Victorian Legislative Assembly

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Legislative Assembly
57th Victorian Parliament
Coat of arms or logo
Type
Type
History
Founded 1856[1]
Leadership
Christine FyffeLiberal
since 4 February 2014
Deputy Speaker
Paul WellerNational
since 4 February 2014
Manager of Government Business
Louise AsherLiberal
since April 2013
Manager of Opposition Business
Jacinta AllanLabor
since December 2010
Government Whip
Bill TilleyLiberal
since March 2013
Opposition Whip
Marlene KairouzLabor
since March 2011
Structure
Seats 88
Political groups
Government (44)
    Liberal (34)
    National (10)
Opposition (43)
    Labor (43)
Crossbench (1)
     Independent (1)
Committees Standing
*Privileges Committee
*Standing Orders Committee
Elections
Last election
27 November 2010
Meeting place
Legislative Assembly Chamber,
Parliament House, Melbourne,
Victoria, Australia
Website
Vic Legislative Assembly

The Victorian Legislative Assembly is one of the two houses of the Parliament of Victoria in Australia, the other house being the Victorian Legislative Council. The Victorian Parliament sits in Parliament House in the state capital, Melbourne.

History[edit]

Victoria was proclaimed a Colony on 1 July 1851 separating from the Colony of New South Wales by an act of the British Parliament. The Legislative Assembly was created on 13 March 1856 with the passing of the Victorian Electoral Bill,[1] five years after the creation of the original unicameral Legislative Council. The Assembly first met on 21 November 1856,[1] and consisted of sixty members representing thirty-seven multi and single-member electorates.[2] On the Federation of Australia on 1 January 1901, the Parliament of Victoria continued except that the colony was now called a state.

Membership and elections[edit]

The Legislative Assembly presently consists of 88 members, each elected in single-member electoral districts, more commonly known as electorates or seats, using preferential voting, which is the same voting system used for the federal lower house, the Australian House of Representatives. Members represent approximately the same population in each electorate.

Members of the Legislative Assembly are elected for a fixed term of 4 years, with elections occurring on the last Saturday of November every 4 years. There are no limits to the number of terms for which a member may seek election.

Current membership[edit]

Distribution of seats[edit]

Legislative Assembly seat outcome of the Victorian 2010 election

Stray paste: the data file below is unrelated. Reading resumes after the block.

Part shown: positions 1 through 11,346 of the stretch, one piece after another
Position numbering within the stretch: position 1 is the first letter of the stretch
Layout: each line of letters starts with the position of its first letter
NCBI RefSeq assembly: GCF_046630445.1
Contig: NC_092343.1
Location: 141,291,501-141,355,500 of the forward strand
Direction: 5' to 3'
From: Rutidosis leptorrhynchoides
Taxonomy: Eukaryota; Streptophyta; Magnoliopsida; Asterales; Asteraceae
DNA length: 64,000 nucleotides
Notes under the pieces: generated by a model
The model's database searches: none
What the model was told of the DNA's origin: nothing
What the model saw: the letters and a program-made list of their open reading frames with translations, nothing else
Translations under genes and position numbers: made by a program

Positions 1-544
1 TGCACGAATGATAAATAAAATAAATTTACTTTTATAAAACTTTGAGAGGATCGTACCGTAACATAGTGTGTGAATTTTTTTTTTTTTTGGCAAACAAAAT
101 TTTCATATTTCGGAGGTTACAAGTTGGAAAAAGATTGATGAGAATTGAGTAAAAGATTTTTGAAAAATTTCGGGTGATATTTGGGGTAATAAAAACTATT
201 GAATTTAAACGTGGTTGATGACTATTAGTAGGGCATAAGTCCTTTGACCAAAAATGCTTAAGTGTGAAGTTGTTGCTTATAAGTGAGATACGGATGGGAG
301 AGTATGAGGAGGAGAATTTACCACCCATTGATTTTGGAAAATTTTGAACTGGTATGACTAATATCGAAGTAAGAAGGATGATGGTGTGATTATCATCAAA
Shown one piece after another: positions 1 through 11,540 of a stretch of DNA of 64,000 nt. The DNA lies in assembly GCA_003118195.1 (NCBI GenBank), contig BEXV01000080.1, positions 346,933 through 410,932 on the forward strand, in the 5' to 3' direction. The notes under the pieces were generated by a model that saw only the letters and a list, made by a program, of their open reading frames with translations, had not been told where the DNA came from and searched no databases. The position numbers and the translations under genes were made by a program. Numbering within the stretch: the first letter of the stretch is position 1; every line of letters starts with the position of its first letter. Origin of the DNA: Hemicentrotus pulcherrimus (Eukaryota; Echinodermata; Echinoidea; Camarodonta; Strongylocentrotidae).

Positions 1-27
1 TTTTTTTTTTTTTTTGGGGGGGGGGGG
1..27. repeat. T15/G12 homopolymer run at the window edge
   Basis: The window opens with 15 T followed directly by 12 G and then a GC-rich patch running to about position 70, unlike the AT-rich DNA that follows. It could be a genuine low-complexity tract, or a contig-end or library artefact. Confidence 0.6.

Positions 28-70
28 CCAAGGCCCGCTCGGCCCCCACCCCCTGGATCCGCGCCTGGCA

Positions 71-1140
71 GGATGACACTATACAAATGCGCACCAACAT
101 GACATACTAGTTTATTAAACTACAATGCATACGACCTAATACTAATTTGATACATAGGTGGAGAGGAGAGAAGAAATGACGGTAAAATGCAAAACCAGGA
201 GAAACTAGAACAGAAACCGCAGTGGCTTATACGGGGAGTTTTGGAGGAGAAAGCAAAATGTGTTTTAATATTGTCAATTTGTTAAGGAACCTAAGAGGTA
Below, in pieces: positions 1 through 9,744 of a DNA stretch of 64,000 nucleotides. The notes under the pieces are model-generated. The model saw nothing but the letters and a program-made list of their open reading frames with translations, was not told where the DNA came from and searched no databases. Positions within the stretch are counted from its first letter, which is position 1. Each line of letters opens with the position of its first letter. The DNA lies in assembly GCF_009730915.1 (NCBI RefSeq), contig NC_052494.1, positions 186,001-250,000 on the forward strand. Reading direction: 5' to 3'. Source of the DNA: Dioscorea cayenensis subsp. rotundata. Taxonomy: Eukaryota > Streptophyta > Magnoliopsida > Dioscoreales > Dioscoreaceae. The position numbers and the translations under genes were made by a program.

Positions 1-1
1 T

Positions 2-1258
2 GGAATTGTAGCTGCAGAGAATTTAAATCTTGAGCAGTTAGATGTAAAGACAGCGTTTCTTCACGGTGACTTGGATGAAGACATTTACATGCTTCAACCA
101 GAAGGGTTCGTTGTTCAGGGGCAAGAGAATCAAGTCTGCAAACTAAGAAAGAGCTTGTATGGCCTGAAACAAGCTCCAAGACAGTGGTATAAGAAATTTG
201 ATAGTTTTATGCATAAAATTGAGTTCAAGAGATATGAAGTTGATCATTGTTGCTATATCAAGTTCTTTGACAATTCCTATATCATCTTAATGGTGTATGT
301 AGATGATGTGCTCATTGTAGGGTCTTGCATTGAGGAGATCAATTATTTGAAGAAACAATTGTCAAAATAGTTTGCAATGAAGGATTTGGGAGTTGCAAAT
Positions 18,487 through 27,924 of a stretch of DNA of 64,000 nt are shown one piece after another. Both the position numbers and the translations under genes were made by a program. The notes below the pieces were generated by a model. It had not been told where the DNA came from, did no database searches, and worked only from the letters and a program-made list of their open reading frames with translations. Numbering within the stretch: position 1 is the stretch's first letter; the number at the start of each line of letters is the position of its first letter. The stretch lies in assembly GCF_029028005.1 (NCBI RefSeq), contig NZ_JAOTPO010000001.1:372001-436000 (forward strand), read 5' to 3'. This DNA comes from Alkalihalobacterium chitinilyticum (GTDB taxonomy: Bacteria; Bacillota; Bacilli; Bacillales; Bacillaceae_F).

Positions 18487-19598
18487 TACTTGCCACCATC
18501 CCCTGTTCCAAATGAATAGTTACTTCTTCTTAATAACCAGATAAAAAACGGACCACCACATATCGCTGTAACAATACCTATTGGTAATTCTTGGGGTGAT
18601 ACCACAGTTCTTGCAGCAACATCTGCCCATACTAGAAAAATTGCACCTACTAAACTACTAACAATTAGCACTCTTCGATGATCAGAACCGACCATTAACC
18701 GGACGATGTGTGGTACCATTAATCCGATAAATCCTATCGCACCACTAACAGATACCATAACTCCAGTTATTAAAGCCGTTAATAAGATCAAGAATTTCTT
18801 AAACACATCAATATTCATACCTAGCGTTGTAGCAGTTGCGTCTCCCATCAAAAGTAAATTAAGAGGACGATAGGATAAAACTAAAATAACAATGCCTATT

Party Seats held Percentage of Assembly
Liberal/National Coalition    
    Liberal Party
34
38.64
  National Party
10
11.36
Sub-Total
44
50.00
  Australian Labor Party
43
 48.86
  Independent
1
 1.14
Total
88
100

Officials[edit]

At the beginning of each new parliamentary term, the Legislative Assembly elects one of its members as a presiding officer, known as the Speaker. If the incumbent Speaker seeks a new term, then the House may re-elect him or her merely by passing a motion; otherwise, a secret ballot is held. In practice, the Speaker is usually a member of the governing party or parties, who have the majority in the House. The Speaker continues to be a member of his or her political party, but it is left to their individual discretion as to whether or not they attend party meetings. The Speaker also continues to carry out his or her ordinary electorate duties as a member of Parliament and must take part in an election campaign to be re-elected as a member of Parliament.[3]

A Deputy Speaker is also elected by the Assembly, who supports and assists the Speaker in the execution of their duties.

Non-member officials[edit]

The Legislative Assembly is also supported by a department of civil servants who are not elected members of Parliament and who provide procedural and administrative advice on the running of the Assembly. The head of the department is the Clerk of the Assembly. The Clerk is assisted by the Deputy Clerk, the Assistant Clerk Committees and the Assistant Clerk Procedure.[4]

The Assembly is also assisted by the Serjeant-at-Arms, at present the positions of Assistant Clerk Procedure and Serjeant-at-Arms are filled by the same person.[5]

2010 Victorian election[edit]

Results[edit]

Victorian state election, 2010[6]
Legislative Assembly
<< 20102014 >>

Enrolled Voters 3,582,232
Votes Cast 3,329,865 Turnout 92.96 +0.23
Informal Votes 165,134 Informal 4.96 +0.40
Summary of votes by party
Party Primary Votes % Swing Seats Change
  Liberal 1,203,654 38.03 +3.59 35 +12
  Labor 1,147,348 36.25 –6.81 43 –12
  Greens 354,697 11.21 +1.17 0 ±0
  National 213,492 6.75 +1.58 10 +1
  Family First 72,354 2.29 –2.00 0 ±0
  Country Alliance 42,938 1.36 +1.36 0 ±0
  Democratic Labor 28,176 0.89 +0.89 0 ±0
  Sex Party 17,252 0.55 +0.55 0 ±0
  Socialist Alliance 1,787 0.06 +0.02 0 ±0
  Christian Democrats 636 0.02 +0.02 0 ±0
  Other 82,395 2.60 +0.31 0 –1
Total 3,164,729     88  
Two-Party Preferred
  Coalition 51.58 +5.96
  Labor 48.42 –5.96

The Liberal/National government was sworn in on 2 December 2010.[7] Daniel Andrews replaced John Brumby as Labor leader on 3 December.[8]

Procedure[edit]

Most legislation is initiated in the Legislative Assembly. The party or coalition with the most seats in the lower house is invited by the Governor to form government. The leader of that party subsequently becomes Premier of Victoria, and their senior colleagues become ministers responsible for various portfolios. As Australian political parties traditionally vote along party lines, most legislation introduced by the governing party will pass through the Legislative Assembly.

Committees[edit]

  • Privileges Committee
  • Standing Orders Committee

References[edit]

See also[edit]

External links[edit]